So, I have come up with a solution. Monday through Friday I will work on baby blankets. Saturday and Sunday I will work on the scarf. I put this plan into action a week ago, and so far I am pretty pleased with the results. This past weekend I made some decent progress on my scarf:

Doctor Who scarf as of March 17, 2011.

I felt much less pressure while working on it this weekend and once more found myself actually enjoying the project. Excellent. Goal achieved, huzzah! I have come to terms that this is a project that will get done when it gets done, and I am okay with that. Besides, it is starting to get warm here anyway, I won't need it until October at least.

I also have been plowing along with Baby Blanket Alpha:

Baby Blanket Alpha as of March 15, 2011.

This photo was taken Tuesday night, so I have actually made a bit more progress than what you see. It is about a third of the way done after less than a week of work. This bodes well for baby blankets!

Speaking of finished knitting projects, that hat I mentioned earlier is indeed the Jayne hat that I took with me to Seattle to work on. I started it on the plane on Friday morning and finished it as we were leaving the airport Monday night. I worked on it in between panels on Saturday and while waiting in line for our photo op on Sunday (causing me to now really want a couple of these). I am pleased as punch with how it came out, even though the entire time I was making it I worried that it would be too small. But it actually fits just right!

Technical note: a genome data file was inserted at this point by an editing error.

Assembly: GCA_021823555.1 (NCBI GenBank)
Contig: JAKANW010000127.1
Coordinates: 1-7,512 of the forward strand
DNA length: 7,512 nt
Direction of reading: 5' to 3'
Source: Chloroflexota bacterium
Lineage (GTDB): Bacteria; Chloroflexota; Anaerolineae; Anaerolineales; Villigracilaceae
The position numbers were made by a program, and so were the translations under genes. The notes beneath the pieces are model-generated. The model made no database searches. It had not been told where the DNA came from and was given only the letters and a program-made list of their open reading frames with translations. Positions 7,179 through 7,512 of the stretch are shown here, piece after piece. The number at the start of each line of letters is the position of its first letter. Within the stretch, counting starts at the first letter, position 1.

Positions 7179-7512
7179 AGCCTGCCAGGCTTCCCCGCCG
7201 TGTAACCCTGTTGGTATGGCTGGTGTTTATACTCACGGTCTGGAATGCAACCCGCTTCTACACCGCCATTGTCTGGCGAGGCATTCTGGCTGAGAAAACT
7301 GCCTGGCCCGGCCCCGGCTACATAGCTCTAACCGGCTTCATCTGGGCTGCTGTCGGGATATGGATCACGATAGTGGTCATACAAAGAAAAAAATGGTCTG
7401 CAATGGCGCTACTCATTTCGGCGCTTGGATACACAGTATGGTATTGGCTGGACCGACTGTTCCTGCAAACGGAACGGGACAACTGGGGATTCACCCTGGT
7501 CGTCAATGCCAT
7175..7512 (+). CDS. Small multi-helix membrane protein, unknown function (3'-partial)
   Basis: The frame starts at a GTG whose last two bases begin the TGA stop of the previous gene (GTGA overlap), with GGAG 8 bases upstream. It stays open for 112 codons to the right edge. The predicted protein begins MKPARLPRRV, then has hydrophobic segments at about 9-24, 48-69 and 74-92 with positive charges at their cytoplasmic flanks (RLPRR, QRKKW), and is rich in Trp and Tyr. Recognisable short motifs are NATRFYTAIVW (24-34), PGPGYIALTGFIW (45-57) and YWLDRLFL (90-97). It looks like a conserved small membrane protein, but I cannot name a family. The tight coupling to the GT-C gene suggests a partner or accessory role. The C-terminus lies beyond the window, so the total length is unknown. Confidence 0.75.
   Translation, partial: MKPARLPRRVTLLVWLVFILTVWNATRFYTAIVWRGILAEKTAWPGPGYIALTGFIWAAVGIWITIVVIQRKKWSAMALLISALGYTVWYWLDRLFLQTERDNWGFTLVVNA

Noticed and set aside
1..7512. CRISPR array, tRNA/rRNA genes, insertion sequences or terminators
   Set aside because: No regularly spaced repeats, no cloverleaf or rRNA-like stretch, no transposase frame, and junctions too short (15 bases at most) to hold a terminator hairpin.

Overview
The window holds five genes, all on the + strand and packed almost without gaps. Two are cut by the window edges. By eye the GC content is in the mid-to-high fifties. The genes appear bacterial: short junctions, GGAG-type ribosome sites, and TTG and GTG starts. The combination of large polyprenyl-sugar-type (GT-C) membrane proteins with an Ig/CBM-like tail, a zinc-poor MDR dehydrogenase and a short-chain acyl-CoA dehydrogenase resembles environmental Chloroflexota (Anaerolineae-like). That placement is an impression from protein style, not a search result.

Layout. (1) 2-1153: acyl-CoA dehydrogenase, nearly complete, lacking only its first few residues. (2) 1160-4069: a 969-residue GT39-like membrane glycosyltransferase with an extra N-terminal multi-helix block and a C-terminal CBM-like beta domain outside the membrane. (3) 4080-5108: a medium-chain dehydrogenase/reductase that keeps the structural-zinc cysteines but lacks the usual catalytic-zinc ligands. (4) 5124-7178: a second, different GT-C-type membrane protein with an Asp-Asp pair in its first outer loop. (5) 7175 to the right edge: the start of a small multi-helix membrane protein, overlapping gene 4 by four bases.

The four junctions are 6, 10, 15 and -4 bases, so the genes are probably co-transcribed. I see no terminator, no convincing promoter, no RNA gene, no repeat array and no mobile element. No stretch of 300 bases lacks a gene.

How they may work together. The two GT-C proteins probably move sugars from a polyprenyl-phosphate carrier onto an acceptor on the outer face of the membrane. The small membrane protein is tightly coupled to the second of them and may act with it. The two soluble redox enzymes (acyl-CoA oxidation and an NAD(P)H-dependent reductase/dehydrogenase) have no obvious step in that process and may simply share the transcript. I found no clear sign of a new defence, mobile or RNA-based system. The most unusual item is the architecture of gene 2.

Jayne Hat by Cori 2011.

Pattern: Jayne by Heather Hill (inspired by Joss Whedon's Firefly)
Yarn: Lamb's Pride Bulky by Brown Sheep in Autumn Harvest, Sunburst Gold, and Rust
Needles: Size 10.5 (US) Circular and DPN

Modeled by moi.

Note: Jayne hat also looks good on mini-Browncoats.

So, I have already been discovering the necessity, benefit, and possibility of multitasking in the crafting aspects of my life. If you had asked me a week ago I would have told you that was more than enough, thank you very much. I have enough going on in general without doubling up in each different area.

Then Leigh Butler announced that as of tomorrow she will be starting a new series of posts for Tor's website. I have long enjoyed her Wheel of Time re-read posts, and she has captured my interest with her writing style and turn of phrase. Tor is apparently pretty pleased with her as well, because they asked her if, in addition to her weekly Wheel of Time posts, she would be interested in doing a series of re-read posts for George R. R. Martin's A Song of Ice and Fire series.